Dr. Ernest Addison – Governor BoG
THE BANK of Ghana (BoG) says 2,670 cases of transaction-related fraud, valued at GH¢1 billion, was recorded by banks in the country during the Covid-19 pandemic.
According to the central bank, there was an 86.6% increase in bank transaction fraud in 2020 compared to 2019, with GH¢25.40 million lost to such scams in the year under review.
In its executive summary, the BoG stated that the year 2020 also recorded a 26.4% decrease in the success rate of attempted fraud.
“Some fraud types experienced a significant increase in the rate of success, as compared to 2019, while others recorded a remarkable decrease in their rate of success, in comparison with 2019,” the report said.
It, however, indicated that fraud types such as ATM/PoS fraud, impersonation and remittance fraud recorded ‘significant increases’ in their rate of success for the period under review.
ATM/PoS-related fraud accounted for 32.2% of total fraud-related losses incurred in 2020 and “recorded the highest loss value of GH¢8.19 million in 2020, as compared to GH¢1.26 million recorded in 2019, representing a 548.1% increase in year on year terms.”
There was an increase in online banking activities, with several routine activities of financial institutions, including financial transactions that were usually undertaken in-person were conducted online.
The report revealed that customers who were not used to digital/electronic methods of making financial transactions were compelled to use the platform.
“Consequently, some sections of the banking sector were exposed to heightened levels of fraud-related risk due to the increased patronage of electronic/digital products and services,” the report pointed out.
“The year 2020 recorded a marginal increase in reported fraud incidents with a minimal decrease in losses,” the report stressed, adding that “the reduction in losses was mainly due to a reduction in the rate of success for most fraud types.”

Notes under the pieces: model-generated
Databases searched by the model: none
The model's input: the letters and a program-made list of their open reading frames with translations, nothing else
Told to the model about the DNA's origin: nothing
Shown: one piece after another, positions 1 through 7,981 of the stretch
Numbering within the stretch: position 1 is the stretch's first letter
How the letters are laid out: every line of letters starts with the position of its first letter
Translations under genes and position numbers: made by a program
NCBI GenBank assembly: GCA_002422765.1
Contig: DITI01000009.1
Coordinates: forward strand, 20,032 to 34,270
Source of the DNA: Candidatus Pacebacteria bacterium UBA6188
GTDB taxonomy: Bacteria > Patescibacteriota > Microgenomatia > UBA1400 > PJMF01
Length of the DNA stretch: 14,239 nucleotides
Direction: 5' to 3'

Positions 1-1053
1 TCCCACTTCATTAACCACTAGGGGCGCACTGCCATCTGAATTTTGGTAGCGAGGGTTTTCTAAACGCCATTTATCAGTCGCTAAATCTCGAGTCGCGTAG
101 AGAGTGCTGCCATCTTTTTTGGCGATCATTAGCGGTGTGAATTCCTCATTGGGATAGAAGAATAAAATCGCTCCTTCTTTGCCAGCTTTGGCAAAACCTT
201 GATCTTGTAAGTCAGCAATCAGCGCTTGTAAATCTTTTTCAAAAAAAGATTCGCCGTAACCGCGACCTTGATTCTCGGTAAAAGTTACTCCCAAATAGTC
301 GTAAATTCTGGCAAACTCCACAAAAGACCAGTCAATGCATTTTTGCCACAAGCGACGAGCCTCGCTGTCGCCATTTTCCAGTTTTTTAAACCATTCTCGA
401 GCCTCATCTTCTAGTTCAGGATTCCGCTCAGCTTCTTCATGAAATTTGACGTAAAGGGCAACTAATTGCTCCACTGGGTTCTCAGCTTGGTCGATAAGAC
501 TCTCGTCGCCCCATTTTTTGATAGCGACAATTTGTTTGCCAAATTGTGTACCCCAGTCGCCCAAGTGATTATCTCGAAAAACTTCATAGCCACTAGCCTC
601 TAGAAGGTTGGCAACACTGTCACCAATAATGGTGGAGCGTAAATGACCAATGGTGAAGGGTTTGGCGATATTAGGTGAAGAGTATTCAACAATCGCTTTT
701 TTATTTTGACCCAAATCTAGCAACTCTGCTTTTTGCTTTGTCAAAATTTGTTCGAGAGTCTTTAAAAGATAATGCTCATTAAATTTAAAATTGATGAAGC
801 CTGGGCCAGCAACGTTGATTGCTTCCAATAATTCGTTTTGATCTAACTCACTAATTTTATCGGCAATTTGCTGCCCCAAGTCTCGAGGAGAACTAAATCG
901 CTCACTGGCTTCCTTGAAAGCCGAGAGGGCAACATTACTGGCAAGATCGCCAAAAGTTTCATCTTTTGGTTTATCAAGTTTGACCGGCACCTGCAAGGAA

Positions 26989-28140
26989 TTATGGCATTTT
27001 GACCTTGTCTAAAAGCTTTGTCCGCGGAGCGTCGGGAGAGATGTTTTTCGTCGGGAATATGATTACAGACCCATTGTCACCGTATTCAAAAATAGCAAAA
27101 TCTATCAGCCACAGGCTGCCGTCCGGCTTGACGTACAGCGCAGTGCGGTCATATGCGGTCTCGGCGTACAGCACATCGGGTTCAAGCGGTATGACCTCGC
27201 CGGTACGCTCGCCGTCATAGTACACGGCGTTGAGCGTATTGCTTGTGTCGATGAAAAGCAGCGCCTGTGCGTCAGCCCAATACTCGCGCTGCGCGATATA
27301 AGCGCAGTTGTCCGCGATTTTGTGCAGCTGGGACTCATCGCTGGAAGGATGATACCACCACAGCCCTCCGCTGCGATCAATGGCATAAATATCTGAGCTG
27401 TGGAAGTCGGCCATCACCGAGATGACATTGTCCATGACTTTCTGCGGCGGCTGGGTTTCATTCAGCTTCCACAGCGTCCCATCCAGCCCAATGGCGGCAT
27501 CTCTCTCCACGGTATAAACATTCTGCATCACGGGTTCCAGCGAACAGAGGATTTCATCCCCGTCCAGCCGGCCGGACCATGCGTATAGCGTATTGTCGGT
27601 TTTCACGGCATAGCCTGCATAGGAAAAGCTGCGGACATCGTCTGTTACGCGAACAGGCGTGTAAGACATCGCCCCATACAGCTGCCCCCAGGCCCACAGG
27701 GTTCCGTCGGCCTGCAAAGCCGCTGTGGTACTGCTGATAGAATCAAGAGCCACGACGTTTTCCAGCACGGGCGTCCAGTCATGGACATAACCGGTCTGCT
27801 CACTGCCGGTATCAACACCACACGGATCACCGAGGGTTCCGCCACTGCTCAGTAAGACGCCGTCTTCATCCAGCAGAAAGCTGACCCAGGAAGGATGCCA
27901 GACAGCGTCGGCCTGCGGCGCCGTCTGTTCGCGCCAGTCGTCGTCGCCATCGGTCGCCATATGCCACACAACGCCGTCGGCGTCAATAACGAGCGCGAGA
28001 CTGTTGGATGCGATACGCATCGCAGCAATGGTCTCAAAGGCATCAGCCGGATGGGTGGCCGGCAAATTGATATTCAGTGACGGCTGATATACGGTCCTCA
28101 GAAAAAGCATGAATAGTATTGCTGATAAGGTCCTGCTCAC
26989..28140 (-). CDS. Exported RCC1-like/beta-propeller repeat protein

The report indicated that a total of 2,311 cases were recorded in 2019 with a value of GH¢115.51 million.
It said the notable increase in the value reported was as a result of high values recorded in attempted correspondent banking fraud (forgery of SWIFT advice).
“Even though the banking sector did not suffer any losses from any of the correspondent banking fraud attempts, it posed a reputational risk to some banks, whose staff were found culpable in two of the three reported incidents,” the report noted
The report attributed the surge to the increased use of digital/electronic platforms for financial transactions after the financial institutions had encouraged their customers to take full advantage of the various digital products and services as part of an effort to contain the spread of the virus.
“The surge in usage led to an increase in the incidence of fraud-related to digital/electronic products and services and consequently, an increase in losses emanating from products such as E-Money and ATM/Card fraud.”
It said the submission of fraud returns for 2020 recorded a slight improvement, and that the banks continued to maintain a 100% rate of submissions, while the rural and community banking sector recorded a remarkable increase of 75% in the rate of submissions due to administrative sanctions issued against non-submitting banks in the first half of the year.
The report said the submission rate across the SDIs would improve marginally if reporting
Staff involvement in the crime also increased significantly, especially the suppression of cash, adding that 56% of reported fraud cases and 93% of reported cash suppression cases involved staff of the reporting institutions.
“Data recorded over the years shows a persistent trend of staff involvement in fraud,” the report said, and continued that despite the “numerous notices of caution” given out to the banking industry, the phenomenon continued to increase.
BY Ernest Kofi Adu